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Front Psychol. 2016 Apr 29;7:607. doi: 10.3389/fpsyg.2016.00607. eCollection 2016.

Supporting Sustainable Food Consumption: Mental Contrasting with Implementation Intentions (MCII) Aligns Intentions and Behavior.

Author information

1
Media Psychology Division, School of Communication, University of HohenheimStuttgart, Germany; Social Psychology and Motivation Division, Department of Psychology, University of KonstanzKonstanz, Germany.
2
Social Psychology and Motivation Division, Department of Psychology, University of KonstanzKonstanz, Germany; Centre for Health Sciences, School of Health Professions, Zurich University of Applied SciencesWinterthur, Switzerland.
3
Social Psychology and Motivation Division, Department of Psychology, University of KonstanzKonstanz, Germany; Motivation Lab, Psychology Department, New York UniversityNew York, NY, USA.
4
Motivation Lab, Psychology Department, New York UniversityNew York, NY, USA; Educational Psychology and Motivation Division, Department of Psychology, University of HamburgHamburg, Germany.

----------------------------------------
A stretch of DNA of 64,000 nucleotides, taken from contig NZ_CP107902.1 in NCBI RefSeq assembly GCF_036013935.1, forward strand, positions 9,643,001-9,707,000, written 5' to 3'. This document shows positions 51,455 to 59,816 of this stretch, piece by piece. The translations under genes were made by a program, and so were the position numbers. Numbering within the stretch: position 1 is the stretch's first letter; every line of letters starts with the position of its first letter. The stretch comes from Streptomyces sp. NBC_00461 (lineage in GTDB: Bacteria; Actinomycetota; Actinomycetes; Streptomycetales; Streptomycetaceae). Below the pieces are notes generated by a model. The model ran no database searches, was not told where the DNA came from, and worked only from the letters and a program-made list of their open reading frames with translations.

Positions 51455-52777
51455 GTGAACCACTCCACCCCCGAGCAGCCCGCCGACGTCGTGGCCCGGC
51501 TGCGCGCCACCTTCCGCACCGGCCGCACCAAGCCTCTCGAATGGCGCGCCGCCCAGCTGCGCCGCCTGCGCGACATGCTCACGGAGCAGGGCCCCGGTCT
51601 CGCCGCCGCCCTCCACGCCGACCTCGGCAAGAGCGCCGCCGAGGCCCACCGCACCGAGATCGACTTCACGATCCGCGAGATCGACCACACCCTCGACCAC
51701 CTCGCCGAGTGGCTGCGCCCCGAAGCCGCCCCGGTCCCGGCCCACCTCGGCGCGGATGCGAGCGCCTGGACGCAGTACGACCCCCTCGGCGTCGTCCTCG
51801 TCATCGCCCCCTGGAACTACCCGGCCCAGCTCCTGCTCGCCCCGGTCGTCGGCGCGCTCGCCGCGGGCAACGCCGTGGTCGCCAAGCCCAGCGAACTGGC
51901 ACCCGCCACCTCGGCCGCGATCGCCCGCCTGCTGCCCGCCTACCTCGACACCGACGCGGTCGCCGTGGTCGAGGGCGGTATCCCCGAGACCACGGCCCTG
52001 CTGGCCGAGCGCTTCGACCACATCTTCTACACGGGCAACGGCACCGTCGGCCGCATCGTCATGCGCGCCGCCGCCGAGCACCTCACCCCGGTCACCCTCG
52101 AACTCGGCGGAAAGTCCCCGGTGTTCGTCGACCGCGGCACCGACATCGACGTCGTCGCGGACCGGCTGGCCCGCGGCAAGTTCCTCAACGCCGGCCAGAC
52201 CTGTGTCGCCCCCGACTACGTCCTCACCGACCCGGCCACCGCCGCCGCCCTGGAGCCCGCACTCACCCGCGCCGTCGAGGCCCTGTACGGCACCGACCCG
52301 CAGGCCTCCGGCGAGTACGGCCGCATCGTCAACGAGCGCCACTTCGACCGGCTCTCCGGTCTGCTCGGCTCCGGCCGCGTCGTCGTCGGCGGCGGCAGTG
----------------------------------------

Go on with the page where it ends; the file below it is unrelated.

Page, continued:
Abstract

With growing awareness that sustainable consumption is important for quality of life on earth, many individuals intend to act more sustainably. In this regard, interest in reducing meat consumption is on the rise. However, people often do not translate intentions into actual behavior change. To address this intention-behavior gap, we tested the self-regulation strategy of mental contrasting with implementation intentions (MCII). Here, people identify and imagine a desired future and current obstacles standing in its way. They address the obstacles with if-then plans specifying when, where, and how to act differently. In a 5-week randomized controlled experimental study, we compared an information + MCII intervention with an information-only control intervention. As hypothesized, only MCII participants' intention of reducing their meat consumption was predictive of their actual reduction, while no correspondence between intention and behavior change was found for control participants. Participants with a moderate to strong intention to reduce their meat consumption reduced it more in the MCII than in the control condition. Thus, MCII helped to narrow the intention-behavior gap and supported behavior change for those holding moderate and strong respective intentions.

KEYWORDS:

behavior change intervention; implementation intention; intention-behavior gap; meat consumption; mental contrasting; sustainable consumption

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